Each company brings to the table its current 5MW offshore turbine technology, know-how, experience and assets. One ambitious plan is to combine technological knowledge to accelerate the development of a next-generation 8MW turbine.
Areva's 5MW M5000 low-speed turbine technology was developed and patented by German engineering consultancy Aerodyn during 1996/7. This unique turbine development created a new hybrid-drive category in-between conventional high-speed geared and gearless direct-drive technology.
Key features of the M5000 drivetrain include a 1.5-stage planetary gearbox, a 150-rpm permanent magnet generator (PMG), and a single rotor bearing integrated together in one load-carrying cast structure. Still rare and unusual today is the use of slow-rotating slide, or journal, bearings in the gearbox.
A consequence of the fully integrated drivetrain design is that complete nacelle exchange is required in the event of a major drivetrain mechanical failure. While this may be expensive, the claimed benefit is that all main components are new, with 100% operating lifetime expectancy.
The intellectual property and assets of the Areva Multibrid M5000 moved from the designer to two other turbine manufacturers before Areva acquired 51% of the shares in 2007 and the remainder in 2010.
Four M5000-116 onshore turbines, including a prototype of the current 5MW model have been installed since 2004, followed by six more offshore turbines installed in 2009 at Alpha Ventus in Germany. These offshore models are technically comparable but have the characteristic large offshore nacelle. Another 120 of the M5000-116 are currently being installed in two German North Sea offshore wind projects, bringing total installations at the end of 2014 to 130 units.
Last year Areva installed an upgraded M5000-135 offshore prototype at an onshore location, with the increased 135-metre rotor diameter aimed to achieve a higher yield and reduce the cost of energy. This model is set to cover the period until a proposed 8MW turbine is ready for market launch.
The development of Gamesa's initial G128-4.5MW lightweight onshore turbine dates back to 2003 and a prototype was installed in 2009.
This innovative turbine model features segmented rotor blades with a 128-metre rotor diameter and a pioneering semi-integrated, tube-shaped medium-speed drivetrain. The solution developed together with gearbox designer ZF Wind Power comprises a housing that supports the main shaft plus two bearings, while providing flange connections to a two-stage planetary gearbox and PMG.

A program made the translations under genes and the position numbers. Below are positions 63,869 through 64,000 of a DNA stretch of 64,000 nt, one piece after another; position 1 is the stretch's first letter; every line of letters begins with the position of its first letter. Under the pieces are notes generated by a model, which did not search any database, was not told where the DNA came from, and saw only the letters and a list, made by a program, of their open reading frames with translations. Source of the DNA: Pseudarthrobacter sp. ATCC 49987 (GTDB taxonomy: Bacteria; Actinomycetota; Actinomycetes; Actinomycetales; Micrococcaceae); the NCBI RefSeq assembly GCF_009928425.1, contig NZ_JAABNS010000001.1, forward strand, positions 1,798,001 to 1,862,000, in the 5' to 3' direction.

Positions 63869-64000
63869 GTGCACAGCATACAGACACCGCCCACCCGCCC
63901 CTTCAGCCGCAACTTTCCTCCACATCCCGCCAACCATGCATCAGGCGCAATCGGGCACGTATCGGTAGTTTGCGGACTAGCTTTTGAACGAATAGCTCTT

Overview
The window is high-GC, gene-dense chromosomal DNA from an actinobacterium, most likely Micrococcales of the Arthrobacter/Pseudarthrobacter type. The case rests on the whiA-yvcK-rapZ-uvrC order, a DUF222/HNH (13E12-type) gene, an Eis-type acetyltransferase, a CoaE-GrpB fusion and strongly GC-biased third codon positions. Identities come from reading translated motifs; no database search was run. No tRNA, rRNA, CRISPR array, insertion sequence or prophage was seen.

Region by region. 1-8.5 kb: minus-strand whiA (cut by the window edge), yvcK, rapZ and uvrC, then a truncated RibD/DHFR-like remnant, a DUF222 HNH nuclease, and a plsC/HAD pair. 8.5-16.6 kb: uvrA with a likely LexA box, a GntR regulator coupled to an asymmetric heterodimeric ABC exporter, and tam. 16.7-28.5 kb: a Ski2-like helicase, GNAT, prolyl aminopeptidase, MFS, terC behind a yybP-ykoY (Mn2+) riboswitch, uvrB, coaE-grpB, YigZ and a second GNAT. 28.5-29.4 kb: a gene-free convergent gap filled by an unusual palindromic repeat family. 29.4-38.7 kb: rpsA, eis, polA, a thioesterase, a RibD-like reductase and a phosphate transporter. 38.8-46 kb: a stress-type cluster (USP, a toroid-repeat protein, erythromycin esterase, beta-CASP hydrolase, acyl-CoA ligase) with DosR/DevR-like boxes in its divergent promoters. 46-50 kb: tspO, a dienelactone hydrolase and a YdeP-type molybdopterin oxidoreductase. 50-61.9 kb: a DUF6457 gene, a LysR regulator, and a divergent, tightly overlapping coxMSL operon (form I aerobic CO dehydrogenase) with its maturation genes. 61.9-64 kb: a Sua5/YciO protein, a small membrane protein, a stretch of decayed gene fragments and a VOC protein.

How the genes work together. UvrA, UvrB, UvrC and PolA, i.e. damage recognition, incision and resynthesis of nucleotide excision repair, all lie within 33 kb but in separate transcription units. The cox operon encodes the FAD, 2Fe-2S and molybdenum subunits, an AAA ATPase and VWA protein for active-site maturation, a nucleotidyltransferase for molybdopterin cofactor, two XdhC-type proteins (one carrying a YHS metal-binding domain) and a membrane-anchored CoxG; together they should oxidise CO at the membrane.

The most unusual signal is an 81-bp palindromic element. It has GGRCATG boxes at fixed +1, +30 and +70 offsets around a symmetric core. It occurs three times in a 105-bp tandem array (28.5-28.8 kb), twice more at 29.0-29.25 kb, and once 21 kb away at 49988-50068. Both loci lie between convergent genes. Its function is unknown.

One main advantage of this approach is that it virtually eliminates the risk of misalignment. It also enables individual component exchange and up-tower repair — a growing trend in offshore wind — inside the nacelle in the event of gearbox or generator failure.
The G128-4.5MW was further developed to 5MW power rating, and among the differences are a higher gearbox ratio and faster rotating generator (490rpm).
The G128-5.0MW is available for both onshore and offshore application. For the G128-5.0 offshore model, a prototype of which was installed last year at an onshore location in the Canary Islands, Gamesa developed a single-piece blade in-house, offering an unchanged 128-metre rotor diameter.
The turbine's low 270-tonne head mass is claimed to enable its use with cost-effective monopile foundations even in greater water depths. There are a total of 16 G128-4.5MW turbines installed, and one G128-5.0MW offshore prototype.
Areva's M5000-116 has a clear advantage over the Gamesa models, with many more installed and therefore a stronger test base, and this could serve as a key asset for the joint venture when translated into offshore bankability. It comes as no surprise then that the joint venture will continue to market Areva's latest M5000-135 turbine. Somewhat confusing, however, is the explicit reference to an "enhanced 5MW generation turbine to be developed in the short-term, benefiting from the full potential of Gamesa's multi-megawatt cutting-edge technologies".
The company has confirmed that the Gamesa G128-5.0MW and G132-5.0MW sister models will be focused on onshore markets, where the company already enjoys promising prospects, including a framework agreement for 57 units.
Technologically, both 5MW serial turbines differ significantly, particularly in terms of drive technology and associated serviceability characteristics. It is therefore not easy to see immediate synergies especially in blending the best of both technologies and the individual products. However, substantial added-value benefits will be offered by combining resources in additional fields.
Next step up
Each company had already announced that it is working on a more powerful next-generation offshore model. Areva aims at an 8MW turbine with 180-metre rotor diameter and a competitive 520-tonne head mass. Gamesa is planning to develop a medium-speed turbine in the 7-8MW range, but has not released a similar degree of detail yet.
Considering the early stage of both individual projects with many options still undecided, joining forces
could substantially boost the pace of product development and product industrialisation in parallel.